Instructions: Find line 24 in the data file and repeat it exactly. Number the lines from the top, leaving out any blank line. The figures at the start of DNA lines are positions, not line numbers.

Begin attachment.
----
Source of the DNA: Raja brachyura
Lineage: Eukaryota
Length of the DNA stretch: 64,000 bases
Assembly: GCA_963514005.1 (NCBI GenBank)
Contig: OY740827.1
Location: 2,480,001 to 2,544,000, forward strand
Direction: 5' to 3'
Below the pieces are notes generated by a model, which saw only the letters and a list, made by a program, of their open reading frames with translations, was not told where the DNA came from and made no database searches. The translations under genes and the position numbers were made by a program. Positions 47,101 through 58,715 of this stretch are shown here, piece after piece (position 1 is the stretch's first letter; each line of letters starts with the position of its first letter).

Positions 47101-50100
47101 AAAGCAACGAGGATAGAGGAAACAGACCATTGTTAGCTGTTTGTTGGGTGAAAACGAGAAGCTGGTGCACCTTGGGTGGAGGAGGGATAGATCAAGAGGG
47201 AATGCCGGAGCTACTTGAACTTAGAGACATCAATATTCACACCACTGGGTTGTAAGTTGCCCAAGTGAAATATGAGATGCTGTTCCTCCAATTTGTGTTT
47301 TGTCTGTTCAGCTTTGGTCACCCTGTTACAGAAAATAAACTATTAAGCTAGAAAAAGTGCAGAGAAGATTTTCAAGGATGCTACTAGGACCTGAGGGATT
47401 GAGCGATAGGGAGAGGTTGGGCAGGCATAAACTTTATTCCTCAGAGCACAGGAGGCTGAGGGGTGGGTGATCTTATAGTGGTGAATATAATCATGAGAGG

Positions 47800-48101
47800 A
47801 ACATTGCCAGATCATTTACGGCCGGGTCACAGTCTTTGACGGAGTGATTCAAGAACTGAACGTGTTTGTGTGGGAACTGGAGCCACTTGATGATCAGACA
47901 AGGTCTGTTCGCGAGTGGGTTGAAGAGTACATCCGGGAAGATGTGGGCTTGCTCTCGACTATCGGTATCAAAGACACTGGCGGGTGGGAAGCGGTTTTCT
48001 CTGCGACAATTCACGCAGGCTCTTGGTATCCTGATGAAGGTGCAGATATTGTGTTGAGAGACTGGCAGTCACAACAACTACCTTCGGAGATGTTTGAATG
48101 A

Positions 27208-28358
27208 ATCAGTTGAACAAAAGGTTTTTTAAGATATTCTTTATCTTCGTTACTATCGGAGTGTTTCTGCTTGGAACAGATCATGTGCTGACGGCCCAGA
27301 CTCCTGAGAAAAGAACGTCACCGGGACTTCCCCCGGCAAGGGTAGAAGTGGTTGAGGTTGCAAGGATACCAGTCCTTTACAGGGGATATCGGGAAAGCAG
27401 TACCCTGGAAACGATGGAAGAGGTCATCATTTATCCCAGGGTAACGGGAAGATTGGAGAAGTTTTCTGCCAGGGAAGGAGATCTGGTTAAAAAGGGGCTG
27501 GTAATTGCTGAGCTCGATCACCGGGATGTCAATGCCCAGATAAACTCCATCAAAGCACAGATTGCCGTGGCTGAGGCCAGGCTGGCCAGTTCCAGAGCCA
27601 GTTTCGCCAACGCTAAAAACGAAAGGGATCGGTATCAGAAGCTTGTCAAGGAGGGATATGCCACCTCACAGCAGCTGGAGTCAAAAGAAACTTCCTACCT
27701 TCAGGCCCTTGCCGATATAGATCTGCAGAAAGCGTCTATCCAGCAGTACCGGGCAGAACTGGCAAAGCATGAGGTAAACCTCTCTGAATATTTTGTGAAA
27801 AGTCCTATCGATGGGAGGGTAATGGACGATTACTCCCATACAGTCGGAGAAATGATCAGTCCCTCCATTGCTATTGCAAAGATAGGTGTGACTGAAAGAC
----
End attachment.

27501 GTAATTGCTGAGCTCGATCACCGGGATGTCAATGCCCAGATAAACTCCATCAAAGCACAGATTGCCGTGGCTGAGGCCAGGCTGGCCAGTTCCAGAGCCA